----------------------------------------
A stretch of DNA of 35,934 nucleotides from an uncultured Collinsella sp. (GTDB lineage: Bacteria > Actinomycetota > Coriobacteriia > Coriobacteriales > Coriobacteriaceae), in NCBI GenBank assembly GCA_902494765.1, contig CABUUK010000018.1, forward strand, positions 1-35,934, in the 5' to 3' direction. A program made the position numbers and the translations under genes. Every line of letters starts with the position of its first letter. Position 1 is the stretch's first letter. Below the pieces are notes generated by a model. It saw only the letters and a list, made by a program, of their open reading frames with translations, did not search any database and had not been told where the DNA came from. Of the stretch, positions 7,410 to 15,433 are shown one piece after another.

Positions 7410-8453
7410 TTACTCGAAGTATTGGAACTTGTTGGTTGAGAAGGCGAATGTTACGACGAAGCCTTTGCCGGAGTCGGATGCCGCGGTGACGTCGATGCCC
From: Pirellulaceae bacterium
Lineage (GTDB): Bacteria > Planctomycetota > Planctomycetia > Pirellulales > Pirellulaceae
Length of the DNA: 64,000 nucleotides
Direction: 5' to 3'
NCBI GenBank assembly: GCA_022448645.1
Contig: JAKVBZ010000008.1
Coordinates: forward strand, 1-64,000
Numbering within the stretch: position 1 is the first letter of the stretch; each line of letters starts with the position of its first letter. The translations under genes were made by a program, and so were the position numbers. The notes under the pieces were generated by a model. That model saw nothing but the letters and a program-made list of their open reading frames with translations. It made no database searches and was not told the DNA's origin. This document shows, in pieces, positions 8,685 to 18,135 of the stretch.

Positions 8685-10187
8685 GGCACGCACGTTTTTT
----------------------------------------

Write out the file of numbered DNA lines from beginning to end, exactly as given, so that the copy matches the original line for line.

A stretch of DNA of 35,934 nucleotides from an uncultured Collinsella sp. (GTDB lineage: Bacteria > Actinomycetota > Coriobacteriia > Coriobacteriales > Coriobacteriaceae), in NCBI GenBank assembly GCA_902494765.1, contig CABUUK010000018.1, forward strand, positions 1-35,934, in the 5' to 3' direction. A program made the position numbers and the translations under genes. Every line of letters starts with the position of its first letter. Position 1 is the stretch's first letter. Below the pieces are notes generated by a model. It saw only the letters and a list, made by a program, of their open reading frames with translations, did not search any database and had not been told where the DNA came from. Of the stretch, positions 7,410 to 15,433 are shown one piece after another.

Positions 7410-8453
7410 TTACTCGAAGTATTGGAACTTGTTGGTTGAGAAGGCGAATGTTACGACGAAGCCTTTGCCGGAGTCGGATGCCGCGGTGACGTCGATGCCC
From: Pirellulaceae bacterium
Lineage (GTDB): Bacteria > Planctomycetota > Planctomycetia > Pirellulales > Pirellulaceae
Length of the DNA: 64,000 nucleotides
Direction: 5' to 3'
NCBI GenBank assembly: GCA_022448645.1
Contig: JAKVBZ010000008.1
Coordinates: forward strand, 1-64,000
Numbering within the stretch: position 1 is the first letter of the stretch; each line of letters starts with the position of its first letter. The translations under genes were made by a program, and so were the position numbers. The notes under the pieces were generated by a model. That model saw nothing but the letters and a program-made list of their open reading frames with translations. It made no database searches and was not told the DNA's origin. This document shows, in pieces, positions 8,685 to 18,135 of the stretch.

Positions 8685-10187
8685 GGCACGCACGTTTTTT